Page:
It depends exactly what you mean by 'hand it over'.
From the four values:
Individuals and interactions over processes and tools
... Meaning do not hand off work from devs to testers just "because that's our process." Make sure everyone involved actually understands the situation and tradeoffs, and agrees.
From the 12 principles:
The most efficient and effective method of conveying information to and within a development team is face-to-face conversation.
...Meaning don't just hand off the work and then walk away. There should be ongoing collaboration both before and after the hand-off.
From the Scrum Guide:
Scrum Teams are cross-functional, meaning the members have all the skills necessary to create value each Sprint.
... Meaning make sure the devs and the testers are on the same Team, not two separate teams.
Within a Scrum Team, there are no sub-teams or hierarchies
...Meaning devs and testers are not to be treated as distinctly different entities. You don't have 2 devs and 2 testers. You have 4 Development Team members, whom have different specialties.
Aside from that, do whatever makes sense for your Team. That's what agile is all about.
Neither Scrum (as of the November 2020 Scrum Guide) nor the Manifesto for Agile Software Development say explicitly that phases should be avoided. However, both have underlying principles and intentions that make phase-based approaches less attractive. The Manifesto calls for "early and continuous delivery of valuable software", where the software is delivered on a timescale "from a couple of weeks to a couple of months" (note that this timescale is from 2001 - some organizations are much faster today). Scrum calls for a Scrum Team that contains "no sub-teams or hierarchies" that are "cross-functional" and "self-managing".
The Agile Methods, including Scrum, call for rapid delivery of working software. Scrum, specifically, demands a working and potentially deliverable product Increment at least once per Sprint (and a maximum Sprint duration in Scrum is one month, so at least once per month). One way to ensure that you have a deliverable product at this frequency is by eliminating waste in the process, and the lean methodologies provide insight into how to eliminate waste.
It's well-documented that working as a team to identify and correct problems is more efficient. One of W. Edwards Deming's 14 Points is to "break down barriers between departments". Another one of the 14 points was that it's more expensive to depend on inspection to ensure quality and that building in quality from the beginning leads to a higher quality product at a lower cost. Taking a "finished" product and handing it off to a quality assurance team to test is a form of downstream inspection. These ideas can also be found in The Toyota Way, which informs the Toyota Production System and the Toyota Product Development System, which paved the way for modern lean methodologies, including Lean Software Development.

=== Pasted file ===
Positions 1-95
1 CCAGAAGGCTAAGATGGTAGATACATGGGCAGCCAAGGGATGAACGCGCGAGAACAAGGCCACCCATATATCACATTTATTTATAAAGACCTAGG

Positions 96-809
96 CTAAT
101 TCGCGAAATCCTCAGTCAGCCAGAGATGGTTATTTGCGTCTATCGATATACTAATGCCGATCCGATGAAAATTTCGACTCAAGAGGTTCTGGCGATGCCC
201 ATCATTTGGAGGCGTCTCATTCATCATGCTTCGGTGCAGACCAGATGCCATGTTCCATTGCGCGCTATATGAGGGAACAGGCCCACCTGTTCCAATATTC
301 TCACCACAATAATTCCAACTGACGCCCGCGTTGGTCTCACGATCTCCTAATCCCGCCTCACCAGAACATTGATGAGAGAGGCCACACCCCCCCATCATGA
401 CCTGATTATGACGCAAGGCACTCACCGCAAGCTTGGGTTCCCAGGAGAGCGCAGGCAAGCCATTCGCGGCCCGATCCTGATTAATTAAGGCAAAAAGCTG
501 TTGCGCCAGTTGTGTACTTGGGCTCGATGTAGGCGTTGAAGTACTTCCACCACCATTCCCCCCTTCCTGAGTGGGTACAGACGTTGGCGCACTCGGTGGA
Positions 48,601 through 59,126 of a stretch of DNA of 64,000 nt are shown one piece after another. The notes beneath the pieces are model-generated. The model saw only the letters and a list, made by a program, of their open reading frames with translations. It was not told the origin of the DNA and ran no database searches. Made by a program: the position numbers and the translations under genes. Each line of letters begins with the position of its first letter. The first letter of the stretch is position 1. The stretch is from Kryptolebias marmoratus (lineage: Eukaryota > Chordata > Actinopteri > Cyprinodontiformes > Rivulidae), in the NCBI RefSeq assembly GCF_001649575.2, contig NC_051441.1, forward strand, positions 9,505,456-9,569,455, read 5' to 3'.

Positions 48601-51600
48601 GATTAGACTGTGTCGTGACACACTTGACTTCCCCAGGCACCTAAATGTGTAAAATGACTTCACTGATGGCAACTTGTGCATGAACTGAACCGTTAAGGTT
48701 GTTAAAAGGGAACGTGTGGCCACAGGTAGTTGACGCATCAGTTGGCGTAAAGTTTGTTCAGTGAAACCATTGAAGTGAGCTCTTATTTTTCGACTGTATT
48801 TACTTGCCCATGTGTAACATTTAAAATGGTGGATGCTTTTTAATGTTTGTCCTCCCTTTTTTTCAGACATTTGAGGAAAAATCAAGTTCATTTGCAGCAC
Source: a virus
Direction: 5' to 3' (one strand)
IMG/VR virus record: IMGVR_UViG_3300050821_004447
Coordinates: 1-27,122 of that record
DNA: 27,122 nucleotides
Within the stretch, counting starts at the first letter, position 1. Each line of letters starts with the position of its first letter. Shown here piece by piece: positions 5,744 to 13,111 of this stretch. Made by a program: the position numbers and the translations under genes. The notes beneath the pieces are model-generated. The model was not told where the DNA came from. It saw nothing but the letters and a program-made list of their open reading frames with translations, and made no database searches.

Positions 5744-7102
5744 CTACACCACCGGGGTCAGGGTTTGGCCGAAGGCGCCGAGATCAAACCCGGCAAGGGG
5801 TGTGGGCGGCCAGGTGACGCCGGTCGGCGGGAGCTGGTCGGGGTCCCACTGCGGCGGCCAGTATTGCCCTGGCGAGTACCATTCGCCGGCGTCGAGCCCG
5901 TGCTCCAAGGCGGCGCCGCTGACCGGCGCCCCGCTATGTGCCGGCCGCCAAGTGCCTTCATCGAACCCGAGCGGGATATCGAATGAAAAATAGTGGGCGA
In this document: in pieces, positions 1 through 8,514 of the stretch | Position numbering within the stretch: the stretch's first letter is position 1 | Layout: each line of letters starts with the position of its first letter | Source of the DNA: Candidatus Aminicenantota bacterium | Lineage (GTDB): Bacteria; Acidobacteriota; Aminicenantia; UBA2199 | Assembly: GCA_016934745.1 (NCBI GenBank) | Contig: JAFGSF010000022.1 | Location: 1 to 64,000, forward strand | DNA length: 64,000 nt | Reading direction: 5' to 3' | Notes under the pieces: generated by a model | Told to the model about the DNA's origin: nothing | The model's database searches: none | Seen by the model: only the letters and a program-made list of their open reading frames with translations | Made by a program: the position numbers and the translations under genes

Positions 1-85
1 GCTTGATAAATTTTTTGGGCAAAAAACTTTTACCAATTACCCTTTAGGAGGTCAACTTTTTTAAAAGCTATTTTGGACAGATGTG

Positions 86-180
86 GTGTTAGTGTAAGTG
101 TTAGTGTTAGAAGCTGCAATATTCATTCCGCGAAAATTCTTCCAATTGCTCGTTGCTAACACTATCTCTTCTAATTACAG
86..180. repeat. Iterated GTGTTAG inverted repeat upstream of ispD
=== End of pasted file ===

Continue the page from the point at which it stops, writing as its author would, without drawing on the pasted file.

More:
Although it may be possible to meet the minimum expectations of Scrum and Agile with phases and handoffs, there's plenty of evidence from a number of domains that suggest that eliminating handoffs can improve quality and increase delivery speed.
Just because there are no handoffs doesn't mean that there isn't a need for specialists on a team. For example, the Three Amigos approach to refinement moves tester involvement early on in defining the work to be done by the team. There are also opportunities for developers and testers to pair during the development of the work, allowing for knowledge to be shared and quality built-in during development.
Strictly speaking it's not possible to code and test at the same time. Testing always comes after. You can write & prepare tests in parallel, but execution will have to be done after devs "handed over" their part to testers.
What's usually advised to avoid though is handing over large chunks w/o involving testers in the middle. E.g. devs working for two months, then handing it over to testers - now testers work for two months. So if devs made a mistake at the beginning - it'll be discovered late, when they based a lot of code off the wrong fundament.
Agile doesn't impose any constraints on this - it's up to your team to decide what's most effective for you. If you find out that working in phases works best for you - go for it. Though it is common for agile teams to work in close collaboration with each other and discuss work which is still in progress to be able to promptly change directions. But the fact that it's common doesn't mean it's the only way.
As for Scrum - early versions used impose a constraint that whatever you planned for the sprint had to be fully finished by the end. So at the beginning of each sprint the team commits to finishing all the tasks they planned for. Which is possible only if testing is intertwined with development. Later versions of Scrum changed it:
Development Teams do not commit to completing the work planned during a Sprint Planning Meeting. The Development Team creates a forecast of work it believes will be done, but that forecast will change as more becomes known throughout the Sprint.